The year of mega deals?
After only the first quarter, this year is shaping up to beat last year's frenzied deal-making.
Years of low interest rates and cheap borrowing costs, record high stock markets, and a recovery that is finally picking up steam combined to mark 2014 as the busiest year for mergers and acquisitions (M&A) since the recession.
This year's pace is even faster as consumer spending has picked up over the past year.
The latest is a €4.4bn (£3.2bn) deal announced between US company FedEx and Dutch firm TNT, which would propel it into one of the three largest parcel delivery services in Europe, rivalling DHL and UPS if approved.
Strikingly, the €8 per share offered in cash by FedEx is 33% higher than TNT's share price. FedEx is aiming for a foothold into Europe through this acquisition and believes it can turn around struggling TNT.
Like last year when 10 of the 15 largest acquisitions were US-based companies, the FedEx deal reflects the cash-rich balance sheets of American multinationals after years of rising stock markets.
According to Thompson Reuters data, global M&A activity rose 47% from 2013 to reach $3.5 trillion last year.
They were driven by large deals like FedEx's. There were 95 valued at $5bn or more in 2014 and several mega deals, such as Comcast's $70.67bn deal with Time Warner Cable. This year, there's the Heinz Kraft $40bn mega-merger, which I have written about before.
Last month also saw AbbVie's $21bn deal to buy Pharmacyclics. M&A transactions in the biotech and pharma sector have already reached $59bn in 2015, which is a 94% increase over the same period a year ago.
Towers Watson and Cass Business School found that the first quarter of 2015 was the busiest for M&A since at least 2008, with 41 large deals worth more than $1bn - an all-time high for the first three months of the year.
The deals are happening largely in the US, Europe as well as Asia, so the reach is global. M&A activity rose by 51% in the US and by 55% in Europe.
KPMG surveyed 735 M&A professionals from American companies, private equity firms and investment banks, and found that 79% had made one acquisition in 2014 while 82% planned to make at least one deal in 2015.
Some 40% of respondents said that large cash reserves were the main driver of their M&A activity. The Federal Reserve says that there is a record amount of cash sitting on US corporate balance sheets, of some $2.05tn.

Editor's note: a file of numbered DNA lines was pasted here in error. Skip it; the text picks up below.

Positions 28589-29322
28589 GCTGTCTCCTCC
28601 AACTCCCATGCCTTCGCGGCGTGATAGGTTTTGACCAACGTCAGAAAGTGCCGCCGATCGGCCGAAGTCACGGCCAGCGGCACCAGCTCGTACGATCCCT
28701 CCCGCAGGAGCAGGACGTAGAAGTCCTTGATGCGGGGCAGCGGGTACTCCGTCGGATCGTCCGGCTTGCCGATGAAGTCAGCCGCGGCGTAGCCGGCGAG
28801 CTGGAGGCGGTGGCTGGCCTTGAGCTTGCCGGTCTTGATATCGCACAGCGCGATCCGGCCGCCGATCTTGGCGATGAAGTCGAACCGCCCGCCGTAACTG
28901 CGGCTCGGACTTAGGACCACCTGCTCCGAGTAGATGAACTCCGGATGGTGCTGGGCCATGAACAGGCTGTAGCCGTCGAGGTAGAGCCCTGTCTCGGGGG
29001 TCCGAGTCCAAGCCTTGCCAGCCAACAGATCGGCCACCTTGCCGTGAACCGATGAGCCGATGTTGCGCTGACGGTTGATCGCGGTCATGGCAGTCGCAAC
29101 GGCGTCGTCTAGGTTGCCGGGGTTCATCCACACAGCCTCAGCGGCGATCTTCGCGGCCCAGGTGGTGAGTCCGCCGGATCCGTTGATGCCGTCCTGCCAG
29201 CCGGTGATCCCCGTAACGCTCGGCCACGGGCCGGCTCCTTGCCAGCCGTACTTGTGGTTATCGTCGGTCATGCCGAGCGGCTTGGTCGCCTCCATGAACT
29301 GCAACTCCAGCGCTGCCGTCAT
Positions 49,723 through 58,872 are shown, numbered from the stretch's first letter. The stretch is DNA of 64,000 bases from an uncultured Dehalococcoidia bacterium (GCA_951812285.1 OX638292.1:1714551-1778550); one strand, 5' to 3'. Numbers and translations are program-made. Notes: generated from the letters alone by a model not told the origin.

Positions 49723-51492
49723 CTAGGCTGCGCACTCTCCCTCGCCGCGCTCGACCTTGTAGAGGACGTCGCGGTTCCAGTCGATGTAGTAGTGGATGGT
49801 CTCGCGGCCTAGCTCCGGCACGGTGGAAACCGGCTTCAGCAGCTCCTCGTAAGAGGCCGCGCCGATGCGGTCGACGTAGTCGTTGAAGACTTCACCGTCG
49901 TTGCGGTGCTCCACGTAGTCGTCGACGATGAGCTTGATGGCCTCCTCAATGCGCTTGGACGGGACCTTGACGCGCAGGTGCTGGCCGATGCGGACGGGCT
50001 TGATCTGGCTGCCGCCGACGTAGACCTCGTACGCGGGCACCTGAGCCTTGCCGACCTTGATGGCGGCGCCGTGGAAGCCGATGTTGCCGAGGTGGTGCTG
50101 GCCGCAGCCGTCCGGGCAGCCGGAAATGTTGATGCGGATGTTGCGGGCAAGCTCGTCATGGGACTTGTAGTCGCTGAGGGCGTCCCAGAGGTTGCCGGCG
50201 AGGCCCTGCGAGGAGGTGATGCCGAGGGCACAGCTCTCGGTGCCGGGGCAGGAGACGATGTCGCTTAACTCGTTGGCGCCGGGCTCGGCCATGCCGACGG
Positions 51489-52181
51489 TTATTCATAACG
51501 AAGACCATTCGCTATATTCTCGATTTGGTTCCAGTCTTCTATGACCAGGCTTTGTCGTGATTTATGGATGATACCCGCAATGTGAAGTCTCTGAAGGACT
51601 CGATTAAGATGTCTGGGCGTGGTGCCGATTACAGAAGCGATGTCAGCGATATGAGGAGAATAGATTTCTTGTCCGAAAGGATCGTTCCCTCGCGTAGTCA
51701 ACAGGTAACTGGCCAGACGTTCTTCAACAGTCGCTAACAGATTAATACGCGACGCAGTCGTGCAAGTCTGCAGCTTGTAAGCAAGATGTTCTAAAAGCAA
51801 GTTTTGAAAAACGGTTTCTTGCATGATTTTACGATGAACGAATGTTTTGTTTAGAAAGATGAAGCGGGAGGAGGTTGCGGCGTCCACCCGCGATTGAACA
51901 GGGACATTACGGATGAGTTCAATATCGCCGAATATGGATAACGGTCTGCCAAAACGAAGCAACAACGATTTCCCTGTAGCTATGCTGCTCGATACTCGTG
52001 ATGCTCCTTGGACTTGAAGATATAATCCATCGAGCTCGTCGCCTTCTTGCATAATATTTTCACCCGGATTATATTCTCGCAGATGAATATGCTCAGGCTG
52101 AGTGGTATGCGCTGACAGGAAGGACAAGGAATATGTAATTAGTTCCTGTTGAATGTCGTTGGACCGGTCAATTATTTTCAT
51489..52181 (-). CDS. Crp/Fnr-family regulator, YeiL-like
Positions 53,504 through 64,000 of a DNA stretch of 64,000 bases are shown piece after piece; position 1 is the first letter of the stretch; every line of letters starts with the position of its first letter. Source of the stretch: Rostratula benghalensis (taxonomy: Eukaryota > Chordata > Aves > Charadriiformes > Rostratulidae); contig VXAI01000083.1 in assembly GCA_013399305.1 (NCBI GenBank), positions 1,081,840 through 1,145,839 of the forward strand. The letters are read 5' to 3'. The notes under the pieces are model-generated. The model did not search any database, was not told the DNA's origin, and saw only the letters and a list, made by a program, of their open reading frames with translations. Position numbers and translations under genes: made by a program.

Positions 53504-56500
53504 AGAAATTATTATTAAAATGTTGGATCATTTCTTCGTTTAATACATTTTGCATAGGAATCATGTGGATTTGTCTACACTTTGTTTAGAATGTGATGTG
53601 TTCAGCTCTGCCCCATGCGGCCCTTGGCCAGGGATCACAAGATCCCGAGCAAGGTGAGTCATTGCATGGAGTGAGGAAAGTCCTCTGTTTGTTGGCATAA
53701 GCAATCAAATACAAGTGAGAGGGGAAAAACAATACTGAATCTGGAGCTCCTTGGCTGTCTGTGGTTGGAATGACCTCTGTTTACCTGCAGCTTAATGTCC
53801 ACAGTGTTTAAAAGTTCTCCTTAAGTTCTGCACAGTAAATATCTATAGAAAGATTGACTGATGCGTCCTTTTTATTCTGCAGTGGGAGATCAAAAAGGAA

When cash sits idle - when there's more than is needed for financing operations - there'll be questions over whether that money could be put to better use, say through investment and creating jobs.
High US corporate tax rates are thought to have contributed to American companies parking money overseas.
And that's caught the attention of President Obama, whose 2015-16 budget aims to raise $238bn from an one-off 14% tax on about $2tn in earnings stashed overseas by American multinational companies and will use that money for infrastructure investment.
Surely that move will help spur more cash deals. So, coming back to 2015 being another record year for M&A, the most active sectors are healthcare, tech/media, and consumer goods.
FedEx's latest acquisition reflects the growth of both the tech and the consumer goods markets. As bricks and mortar shops struggle against the rise of e-commerce, there'll be more goods ordered online to be delivered to homes.
In the UK alone, Barclays estimates that products ordered online in 2013 generated more than one billion deliveries, and this number is forecast to grow by nearly 30% by 2018.
Even so, the entry of Amazon and the failure of CityLink show that the parcel delivery market is a highly competitive one.
Doing deals in the first part of the year may be even more important as companies aim to take advantage of record low borrowing costs before US interest rates are expected to rise, likely later this year.
This is why 2015 is being viewed as another strong year for M&A. Seeing cash being put to work will be welcome, but it will also mean greater uncertainty for jobs as M&A usually means restructuring operations.
So, it looks like we'll be seeing more of these billion dollar deal headlines for a while.